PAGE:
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DUNCAN, King of Scotland.
Generals of the King's Army.
Noblemen of Scotland.
Lords, Gentlemen, Oficers, Soldiers and Attendantsi
The Ghost of Banquo, and several other Apparitions.
SCENE, in the End of the fourth A&, lies
in England; through the rest of the Play, in Seote land; and, chiefy, at Macbeth's Castle,
М А С
Β Ε Τ Η.
А ст I.
Thunder and Lightning. Enter three Witches,
2 Witch. When the hurly-burly's done, When the battle's lost and won.
3 Witch. That will be ere set of sun.
All. Fair is foul, and foul is fair,
[They rise from the stage, and fly away, SCENE changes to the Palace at Foris. Enter King, Malcolme, Donalbain, Lenox, with Attersa
dants, meeting a bleeding Captain.
As seemeth by his plight, of the revolt
Mal. This is the Serjeant,
Cap. Doubtful long it stood :
King. Oh, valiant cousin! worthy gentleman !
Cap. As whence the sun ’gins his reflection, Shipwracking storms, and direful thunders break; (1)
S@ (1) As whence the fun’gins bis reficētion, Shipwracking forms, and direful ibunders break ;] Mr. Pope has degraded this word, 'gins, against the general authority of the copies, without any reason afign'd for so doing; and substituted, gives, in the room of it. But it will soon be obvious, how far our author's good observation and knowledge of nature goes to establish his own reading, ’gins. For the sense is this ;--- As from the place, from whence
the sun begins his course, (viz. the East,) shipwrecking storms “ proceed; &c."-And it is so in fact, that storms generally come from the East. And it must be so in reason, because the natural and constant motion of the ocean is from East to West: and because the motion of the wind has the same general direction. Præcipua & generalis [Ventorum] caufa eft ipse Sol, qui igneo fuo jubare aerem rare. facit & attenuat; imprimis illum, in quem perpendiculares radios mittit, Jive fupra quem bæret. Aer enim rarefa&tus multo majorem locum poftulat. "Inde fit, ut aer a sole impulfus alium vicinum aerem magno impetu procrudat; cumque Sol ab Oriente in occidentem circumrotetur, præcipuus ab
So from that spring, whence comfort seem'd to come, (2)
King. Dismay'd not this
eo aëris impulsus fiet versus occidentem.-Quia plerumque ab aëris per Solem rarefaćtione oritur, qui cum continue feratur ab Oriente in occidentem, majori quoque impetu protruditur aër ab Oriente in occidentem, Varenii Geograph, l. i. c. 14, &c. 20. prop: 10. and 15.------This being so, it is no wonder that forms should come most frequently from that quarter; or that they should be most violent, because here is a concurrence of the natural mo:ions of wind and wave. This proves clearly, that the true reading is 'gins, i. e. begins : for the Other reading does not fix it to that quarter : for the fun may give its reflection in any part of its course above the horizon; but it can begin it only in one.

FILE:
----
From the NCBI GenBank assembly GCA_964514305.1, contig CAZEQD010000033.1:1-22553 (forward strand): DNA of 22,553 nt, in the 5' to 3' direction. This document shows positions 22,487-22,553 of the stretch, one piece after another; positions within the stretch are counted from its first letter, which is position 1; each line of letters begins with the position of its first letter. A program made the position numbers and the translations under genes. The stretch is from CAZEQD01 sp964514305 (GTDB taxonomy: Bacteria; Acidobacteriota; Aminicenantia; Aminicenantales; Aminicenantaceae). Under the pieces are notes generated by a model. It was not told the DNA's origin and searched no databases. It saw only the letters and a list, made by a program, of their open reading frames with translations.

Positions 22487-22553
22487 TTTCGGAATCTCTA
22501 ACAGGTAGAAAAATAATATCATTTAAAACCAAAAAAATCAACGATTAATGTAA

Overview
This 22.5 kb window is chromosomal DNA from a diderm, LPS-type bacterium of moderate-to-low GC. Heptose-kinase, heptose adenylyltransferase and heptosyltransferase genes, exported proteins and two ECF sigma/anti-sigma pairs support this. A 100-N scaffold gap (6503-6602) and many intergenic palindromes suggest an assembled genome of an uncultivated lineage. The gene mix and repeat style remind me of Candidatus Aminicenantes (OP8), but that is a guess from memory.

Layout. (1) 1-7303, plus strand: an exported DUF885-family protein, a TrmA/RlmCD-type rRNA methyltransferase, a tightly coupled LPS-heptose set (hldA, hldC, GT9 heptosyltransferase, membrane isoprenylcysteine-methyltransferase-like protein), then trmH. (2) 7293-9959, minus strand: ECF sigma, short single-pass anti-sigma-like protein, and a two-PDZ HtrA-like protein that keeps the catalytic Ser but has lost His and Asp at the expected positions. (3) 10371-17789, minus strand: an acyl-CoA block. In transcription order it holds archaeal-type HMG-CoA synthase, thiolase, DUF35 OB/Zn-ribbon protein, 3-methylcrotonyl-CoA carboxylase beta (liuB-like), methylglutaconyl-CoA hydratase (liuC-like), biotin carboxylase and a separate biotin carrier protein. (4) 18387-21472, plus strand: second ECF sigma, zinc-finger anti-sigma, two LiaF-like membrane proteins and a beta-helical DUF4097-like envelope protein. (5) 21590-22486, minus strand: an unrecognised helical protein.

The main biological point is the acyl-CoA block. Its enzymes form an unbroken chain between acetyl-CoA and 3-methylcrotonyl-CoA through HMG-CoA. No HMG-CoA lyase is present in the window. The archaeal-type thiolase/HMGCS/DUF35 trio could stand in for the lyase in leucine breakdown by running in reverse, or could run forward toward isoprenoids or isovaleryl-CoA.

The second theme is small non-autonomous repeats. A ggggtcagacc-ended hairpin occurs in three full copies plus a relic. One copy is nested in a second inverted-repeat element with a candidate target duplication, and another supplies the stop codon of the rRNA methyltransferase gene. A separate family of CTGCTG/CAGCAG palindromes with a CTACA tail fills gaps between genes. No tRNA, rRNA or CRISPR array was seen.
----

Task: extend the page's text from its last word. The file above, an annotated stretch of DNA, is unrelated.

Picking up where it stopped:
Mr. Warburton, (2) So from that spring, whence comfort seem'd to come, Discomfort swell’d.j" I have not disturbid the text here, as the sense does not absolutely require it; tho' Dr. Thirlby prescribes a very ingenious and easy correction :
So from that spring, whence comfort seem'd to come,
Discomforts well’d. i. e. stream’d, flow'd forth: a word that peculiarly agrees with the metaphor of a spring. The original is Anglo-Saxon peallian, featurire; which very well expresses the diffusion and scattering of water from its head. CHAUCER has used the word in these acceptations.
For whiché might she no lengir restrain
Troil. & Crell. I. iv. v. 709. I can no more, but here out cast of all welfare abide the daie of my deth, or els to se the fight that might all my wellynge forowes voide, and of the Rode make an ebbe.
Teftament of Love. I must report they were As cannons overcharg'd with double cracks] Cannons overcharg'd with cracks I have no idea of : My pointing, I think, gives the easy and natural sense. Macbetb and Banquo were like cannons over
charg d ;
So they redoubled strokes upon the foe :
King. So well thy words become thee, as thy wounds: They Imack of honour both. Go, get him surgeons.
Enter Roffe and Angus. But who comes here?
Mal. The worthy Thane of Roffe.
Len. What haste looks through his eyes?
Rolle. God save the King!
Rolle. From Fife, great King,
The Thare of Cawdor, 'gan a dismal conflict ;
(4) Norway himselt, with numbers terrible,
Allifted by ibat, &c.] Norway himself affifted, &c. is a reading we owe to the editors, not to the poet. That energy and contrast of expreffion are loft, which my pointing restores. The sense is, Nor. way, who was in himself terrible by his own numbers, when afifted by Cawdor, became yet more terrible. (5) 'Till that Bellona's bridegroom, lape in proof, Confronted bim with self.comparisons, Point against point, rebellious arm'gainst arm,
Curbing his lavis Spirit.] Here again we are to quarrel with the transpolition of an innocent comma; which however becomes dangerous to sense, when in the hands either of a careless or ignorant editor. Let us see who it is that brings this rebellious arın? Why, it is Bellora's bridegroom : and who is he, but Macbeth. We can never believe, our author meant any thing like this. My regulation of the pointing restores the true meaning; that the loyal Macberb Onfronted the disloyal Cawdor, arm to arm.